Title IX

Faculty & staff resources

This page includes information about supporting and assisting students, employees, or other members of the UW community who have experienced sexual harassment, sexual assault, or other sexual misconduct. If you have experienced sexual harassment, sexual assault, or other sexual misconduct and are seeking support and options, please visit the Support & Help or Reporting Options page.

A word about UW’s commitment

The University of Washington is committed to fostering an environment where discrimination, harassment, and violence are not tolerated. As we work to create a culture of prevention, we must also stop and remedy the effects of harmful behavior that has occurred. UW’s guiding values in this work are:

  • Survivor choice: providing options and support resources for the person who has experienced the unwanted behavior or harm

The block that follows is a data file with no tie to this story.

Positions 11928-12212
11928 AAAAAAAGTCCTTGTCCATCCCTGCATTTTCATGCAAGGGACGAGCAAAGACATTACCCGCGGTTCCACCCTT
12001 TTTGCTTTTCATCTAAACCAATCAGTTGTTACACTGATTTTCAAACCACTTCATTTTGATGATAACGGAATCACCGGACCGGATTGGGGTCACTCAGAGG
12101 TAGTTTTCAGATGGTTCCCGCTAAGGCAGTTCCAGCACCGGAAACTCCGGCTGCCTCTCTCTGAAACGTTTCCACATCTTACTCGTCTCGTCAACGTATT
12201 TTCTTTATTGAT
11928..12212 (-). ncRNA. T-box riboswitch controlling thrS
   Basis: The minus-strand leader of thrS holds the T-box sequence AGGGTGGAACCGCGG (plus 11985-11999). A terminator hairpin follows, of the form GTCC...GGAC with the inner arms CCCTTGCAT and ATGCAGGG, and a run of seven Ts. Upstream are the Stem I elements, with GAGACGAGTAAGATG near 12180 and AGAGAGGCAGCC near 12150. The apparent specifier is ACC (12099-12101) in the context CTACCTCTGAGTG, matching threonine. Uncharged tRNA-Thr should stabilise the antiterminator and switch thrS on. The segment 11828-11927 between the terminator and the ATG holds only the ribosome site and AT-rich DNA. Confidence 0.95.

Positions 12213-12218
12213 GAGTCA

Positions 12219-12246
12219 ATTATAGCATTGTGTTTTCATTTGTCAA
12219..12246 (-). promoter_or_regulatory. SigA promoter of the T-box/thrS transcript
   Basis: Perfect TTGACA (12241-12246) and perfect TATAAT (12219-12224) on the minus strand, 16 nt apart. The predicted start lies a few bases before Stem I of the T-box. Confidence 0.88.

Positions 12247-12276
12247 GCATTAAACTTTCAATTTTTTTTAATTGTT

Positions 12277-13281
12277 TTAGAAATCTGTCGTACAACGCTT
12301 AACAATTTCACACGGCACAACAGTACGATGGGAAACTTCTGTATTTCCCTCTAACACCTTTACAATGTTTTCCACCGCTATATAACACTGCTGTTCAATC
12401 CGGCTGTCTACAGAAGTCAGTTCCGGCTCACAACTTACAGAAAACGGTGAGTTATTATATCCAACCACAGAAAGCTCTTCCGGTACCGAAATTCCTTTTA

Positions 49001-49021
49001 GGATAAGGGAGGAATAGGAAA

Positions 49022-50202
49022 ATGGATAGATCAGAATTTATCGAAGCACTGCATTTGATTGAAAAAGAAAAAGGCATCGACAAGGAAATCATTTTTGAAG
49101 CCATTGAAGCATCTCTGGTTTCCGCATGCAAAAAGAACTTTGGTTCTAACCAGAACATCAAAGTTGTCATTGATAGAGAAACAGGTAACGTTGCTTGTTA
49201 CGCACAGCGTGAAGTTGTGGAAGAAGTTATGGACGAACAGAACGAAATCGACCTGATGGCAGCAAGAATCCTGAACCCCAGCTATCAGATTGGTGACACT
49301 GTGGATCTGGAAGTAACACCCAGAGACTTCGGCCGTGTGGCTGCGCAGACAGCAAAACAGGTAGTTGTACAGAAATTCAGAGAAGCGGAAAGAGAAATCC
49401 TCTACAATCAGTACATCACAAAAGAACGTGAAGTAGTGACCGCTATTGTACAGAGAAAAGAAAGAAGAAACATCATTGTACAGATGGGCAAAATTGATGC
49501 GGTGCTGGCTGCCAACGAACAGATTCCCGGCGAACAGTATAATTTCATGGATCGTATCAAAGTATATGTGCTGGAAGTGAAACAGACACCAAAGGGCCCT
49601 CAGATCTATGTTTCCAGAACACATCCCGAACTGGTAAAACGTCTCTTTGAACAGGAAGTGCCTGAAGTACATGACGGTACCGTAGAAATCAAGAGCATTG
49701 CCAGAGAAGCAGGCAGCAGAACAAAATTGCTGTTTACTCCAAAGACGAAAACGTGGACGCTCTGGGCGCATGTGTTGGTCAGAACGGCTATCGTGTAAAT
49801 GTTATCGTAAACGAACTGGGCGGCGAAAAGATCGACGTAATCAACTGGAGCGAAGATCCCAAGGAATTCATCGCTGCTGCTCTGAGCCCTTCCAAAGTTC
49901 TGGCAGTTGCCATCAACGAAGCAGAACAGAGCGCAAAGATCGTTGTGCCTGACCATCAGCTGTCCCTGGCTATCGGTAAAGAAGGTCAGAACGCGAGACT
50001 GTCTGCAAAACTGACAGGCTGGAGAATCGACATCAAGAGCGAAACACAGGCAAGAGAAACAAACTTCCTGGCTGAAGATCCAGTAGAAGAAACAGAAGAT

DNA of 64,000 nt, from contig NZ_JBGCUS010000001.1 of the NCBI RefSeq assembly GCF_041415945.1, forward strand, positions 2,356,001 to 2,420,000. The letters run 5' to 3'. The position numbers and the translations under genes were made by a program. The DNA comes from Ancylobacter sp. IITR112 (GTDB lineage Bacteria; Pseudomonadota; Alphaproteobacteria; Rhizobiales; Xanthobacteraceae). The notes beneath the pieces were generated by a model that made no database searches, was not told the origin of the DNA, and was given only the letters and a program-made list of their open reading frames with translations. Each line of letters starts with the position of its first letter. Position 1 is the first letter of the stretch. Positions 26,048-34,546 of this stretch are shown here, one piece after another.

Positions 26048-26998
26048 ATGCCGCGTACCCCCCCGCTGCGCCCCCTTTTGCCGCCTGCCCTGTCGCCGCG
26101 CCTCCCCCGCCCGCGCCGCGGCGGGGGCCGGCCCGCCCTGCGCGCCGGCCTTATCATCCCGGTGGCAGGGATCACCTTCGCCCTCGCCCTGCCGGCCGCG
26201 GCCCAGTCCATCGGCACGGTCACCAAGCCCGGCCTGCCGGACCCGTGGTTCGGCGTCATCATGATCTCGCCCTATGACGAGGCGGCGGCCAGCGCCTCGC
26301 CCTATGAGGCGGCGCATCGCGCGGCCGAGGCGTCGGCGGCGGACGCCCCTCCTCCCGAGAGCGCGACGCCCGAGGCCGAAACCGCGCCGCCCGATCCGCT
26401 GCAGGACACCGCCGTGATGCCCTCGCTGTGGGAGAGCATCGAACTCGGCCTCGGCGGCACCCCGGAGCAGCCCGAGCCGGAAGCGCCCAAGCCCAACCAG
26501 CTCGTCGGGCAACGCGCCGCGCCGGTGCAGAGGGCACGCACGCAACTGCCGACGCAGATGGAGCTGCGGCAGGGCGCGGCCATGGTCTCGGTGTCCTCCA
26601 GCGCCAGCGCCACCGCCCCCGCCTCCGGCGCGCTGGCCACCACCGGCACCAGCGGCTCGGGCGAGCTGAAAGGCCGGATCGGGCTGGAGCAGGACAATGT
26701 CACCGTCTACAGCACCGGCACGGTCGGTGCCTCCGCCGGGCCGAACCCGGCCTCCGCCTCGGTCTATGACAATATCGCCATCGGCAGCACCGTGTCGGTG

• Community safety: working to prevent harm to members of the UW community
  • Equity: offering support, using equitable procedures, and ensuring due process for both/all parties

What is Title IX and why does it matter to me?

Title IX is a 1972 federal civil rights law that prohibits discrimination on the basis of sex in schools, colleges, and universities. Other laws, including Title VII, the Violence Against Women Act (VAWA), and the Washington Law Against Discrimination also prohibit sex and gender discrimination. While Title IX covers all forms of sex discrimination and seeks equity and equality, the term “Title IX” is often used as a short-hand to describe the subset of policies, procedures, or programs that specifically address sexual misconduct.